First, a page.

A cough that lasts for weeks could be caused by smoking, postnasal drip, asthma, acid reflux, respiratory infections, COPD or another underlying problem.
A chronic cough is a cough that lasts eight weeks or longer in adults, or four weeks in children.
A chronic cough is more than just an annoyance. A chronic cough can interrupt your sleep and leave you feeling exhausted. Severe cases of chronic cough can cause vomiting, lightheadedness and even rib fractures.
While it can sometimes be difficult to pinpoint the problem that's triggering a chronic cough, the most common causes are tobacco use, postnasal drip, asthma and acid reflux. Fortunately, chronic cough typically disappears once the underlying problem is treated.
A chronic cough can occur with other signs and symptoms, which may include:
See your doctor if you have a cough that lingers for weeks, especially one that brings up sputum or blood, disturbs your sleep, or affects school or work.
An occasional cough is normal — it helps clear irritants and secretions from your lungs and prevents infection.
However, a cough that persists for weeks is usually the result of a medical problem. In many cases, more than one cause is involved.
The following causes, alone or in combination, are responsible for the majority of cases of chronic cough:
Less commonly, chronic cough may be caused by:
Being a current or former smoker is one of the leading risk factors for chronic cough. Frequent exposure to secondhand smoke also can lead to coughing and lung damage.
Having a persistent cough can be exhausting. Coughing can cause a variety of problems, including:
Your doctor will ask about your medical history and perform a physical exam. A thorough medical history and physical exam can provide important clues about a chronic cough. Your doctor may also order tests to look for the cause of your chronic cough.
However, many doctors opt to start treatment for one of the common causes of chronic cough rather than ordering expensive tests. If the treatment doesn't work, however, you may undergo testing for less common causes.
These simple, noninvasive tests, such as spirometry, are used to diagnose asthma and COPD. They measure how much air your lungs can hold and how fast you can exhale.
Your doctor may request an asthma challenge test, which checks how well you can breathe before and after inhaling the drug methacholine (Provocholine).
If the mucus that you cough up is colored, your doctor may want to test a sample of it for bacteria.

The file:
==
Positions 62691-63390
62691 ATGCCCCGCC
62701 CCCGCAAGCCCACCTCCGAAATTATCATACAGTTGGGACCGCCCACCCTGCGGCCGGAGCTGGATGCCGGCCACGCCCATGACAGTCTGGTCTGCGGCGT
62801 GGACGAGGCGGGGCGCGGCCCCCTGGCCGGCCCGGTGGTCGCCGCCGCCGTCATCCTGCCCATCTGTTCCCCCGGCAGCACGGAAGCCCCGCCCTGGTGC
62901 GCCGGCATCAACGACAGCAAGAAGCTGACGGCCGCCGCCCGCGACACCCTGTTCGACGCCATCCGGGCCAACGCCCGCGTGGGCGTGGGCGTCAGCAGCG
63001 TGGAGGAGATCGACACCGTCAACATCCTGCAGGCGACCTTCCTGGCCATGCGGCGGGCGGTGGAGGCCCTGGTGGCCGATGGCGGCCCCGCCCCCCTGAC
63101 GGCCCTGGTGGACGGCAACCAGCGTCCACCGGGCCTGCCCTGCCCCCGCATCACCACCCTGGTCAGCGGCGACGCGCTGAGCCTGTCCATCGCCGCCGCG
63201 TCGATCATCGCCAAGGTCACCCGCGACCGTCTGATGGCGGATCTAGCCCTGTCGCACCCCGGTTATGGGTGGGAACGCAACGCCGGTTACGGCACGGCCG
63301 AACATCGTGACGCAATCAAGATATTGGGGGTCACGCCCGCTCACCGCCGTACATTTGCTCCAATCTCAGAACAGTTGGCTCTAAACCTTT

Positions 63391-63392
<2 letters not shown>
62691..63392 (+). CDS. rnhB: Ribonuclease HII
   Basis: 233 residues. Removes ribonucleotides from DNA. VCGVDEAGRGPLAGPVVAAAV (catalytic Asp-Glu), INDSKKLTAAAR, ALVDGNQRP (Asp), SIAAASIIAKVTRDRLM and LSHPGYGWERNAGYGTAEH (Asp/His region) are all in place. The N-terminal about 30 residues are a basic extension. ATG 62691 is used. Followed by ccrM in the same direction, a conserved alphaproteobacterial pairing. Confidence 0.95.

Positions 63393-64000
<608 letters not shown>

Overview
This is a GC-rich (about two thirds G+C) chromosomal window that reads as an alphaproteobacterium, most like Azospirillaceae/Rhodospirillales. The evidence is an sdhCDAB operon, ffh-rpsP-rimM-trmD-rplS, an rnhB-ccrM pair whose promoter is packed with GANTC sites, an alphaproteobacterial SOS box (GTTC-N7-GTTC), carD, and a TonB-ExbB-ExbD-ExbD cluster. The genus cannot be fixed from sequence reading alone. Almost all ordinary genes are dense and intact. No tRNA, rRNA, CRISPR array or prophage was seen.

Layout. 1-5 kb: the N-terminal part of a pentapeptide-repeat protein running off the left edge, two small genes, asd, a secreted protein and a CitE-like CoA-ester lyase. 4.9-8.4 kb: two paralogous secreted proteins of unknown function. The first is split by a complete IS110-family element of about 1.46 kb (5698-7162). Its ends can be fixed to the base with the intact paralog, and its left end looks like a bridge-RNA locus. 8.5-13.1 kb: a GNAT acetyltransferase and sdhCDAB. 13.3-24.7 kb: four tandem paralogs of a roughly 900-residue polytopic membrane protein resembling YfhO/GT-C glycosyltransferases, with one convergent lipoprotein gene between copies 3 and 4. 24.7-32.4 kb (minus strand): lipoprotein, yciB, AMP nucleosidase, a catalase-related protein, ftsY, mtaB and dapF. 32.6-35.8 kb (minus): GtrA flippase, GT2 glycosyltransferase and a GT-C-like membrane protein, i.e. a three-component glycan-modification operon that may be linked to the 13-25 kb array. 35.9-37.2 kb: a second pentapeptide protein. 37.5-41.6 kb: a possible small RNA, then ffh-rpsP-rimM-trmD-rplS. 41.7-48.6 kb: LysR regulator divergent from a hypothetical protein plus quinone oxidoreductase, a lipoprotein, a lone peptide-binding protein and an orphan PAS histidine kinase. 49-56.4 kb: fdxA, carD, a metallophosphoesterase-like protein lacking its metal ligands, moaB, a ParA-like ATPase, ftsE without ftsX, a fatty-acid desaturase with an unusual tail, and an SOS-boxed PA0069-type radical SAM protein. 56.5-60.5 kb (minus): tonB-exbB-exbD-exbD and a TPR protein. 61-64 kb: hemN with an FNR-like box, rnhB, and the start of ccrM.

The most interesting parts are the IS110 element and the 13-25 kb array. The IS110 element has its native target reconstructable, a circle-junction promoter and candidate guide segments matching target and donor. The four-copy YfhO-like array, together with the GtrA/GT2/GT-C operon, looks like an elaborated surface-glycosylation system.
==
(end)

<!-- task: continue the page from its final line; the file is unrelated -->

If your doctor isn't able to find an explanation for your cough, special scope tests may be considered to look for possible causes. These tests may include:
A spirometer is a diagnostic device that measures the amount of air you're able to breathe in and out. It also tracks the time it takes you to exhale completely after you take a deep breath.
A chest X-ray and spirometry, at a minimum, are typically ordered to find the cause of a chronic cough in children.
Determining the cause of chronic cough is crucial to effective treatment. In many cases, more than one underlying condition may be causing your chronic cough.
If you are currently smoking, your doctor will discuss with you your readiness to quit and provide assistance to achieve this goal.
If you're taking an ACE inhibitor medication, your doctor may switch you to another medicine that doesn't have cough as a side effect.
Medications used to treat chronic cough may include:
During the time your doctor is determining the reason for your cough and beginning treatment, your doctor may also prescribe a cough suppressant to try to speed your symptom relief.
Over-the-counter cough and cold medicines are intended to treat the symptoms of coughs and colds, not the underlying disease. Research suggests that these medicines haven't been proved to work any better than inactive medicine (placebo). More important, these medications have potentially serious side effects, including fatal overdoses in children younger than 2 years old.
Don't use over-the-counter medicines, except for fever reducers and pain relievers, to treat coughs and colds in children younger than 6 years old. Also, consider avoiding use of these medicines for children younger than 12 years old.
Follow the plan your doctor gives you for treating the cause of your cough. In the meantime, you can also try these tips to ease your cough:
While you may initially see your family doctor, he or she may refer you to a doctor who specializes in lung disorders (pulmonologist).
Before your appointment, make a list that includes:
Your doctor may ask some of the following questions:
Your doctor will ask additional questions based on your responses, symptoms and needs. Preparing and anticipating questions will help you make the most of your time with the doctor.